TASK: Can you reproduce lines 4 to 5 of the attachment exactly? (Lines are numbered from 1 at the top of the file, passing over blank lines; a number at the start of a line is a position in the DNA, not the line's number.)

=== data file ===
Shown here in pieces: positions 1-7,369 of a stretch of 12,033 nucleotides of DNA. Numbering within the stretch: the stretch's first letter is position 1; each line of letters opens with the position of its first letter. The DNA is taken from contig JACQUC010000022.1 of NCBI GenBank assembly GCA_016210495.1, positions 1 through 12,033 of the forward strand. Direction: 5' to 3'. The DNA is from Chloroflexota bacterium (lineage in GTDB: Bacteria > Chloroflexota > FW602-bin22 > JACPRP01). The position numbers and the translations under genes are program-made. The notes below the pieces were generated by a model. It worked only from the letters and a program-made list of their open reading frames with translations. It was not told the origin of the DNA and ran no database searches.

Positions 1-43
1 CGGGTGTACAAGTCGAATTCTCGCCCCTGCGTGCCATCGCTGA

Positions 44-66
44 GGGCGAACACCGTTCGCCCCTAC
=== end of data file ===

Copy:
Positions 44-66
44 GGGCGAACACCGTTCGCCCCTAC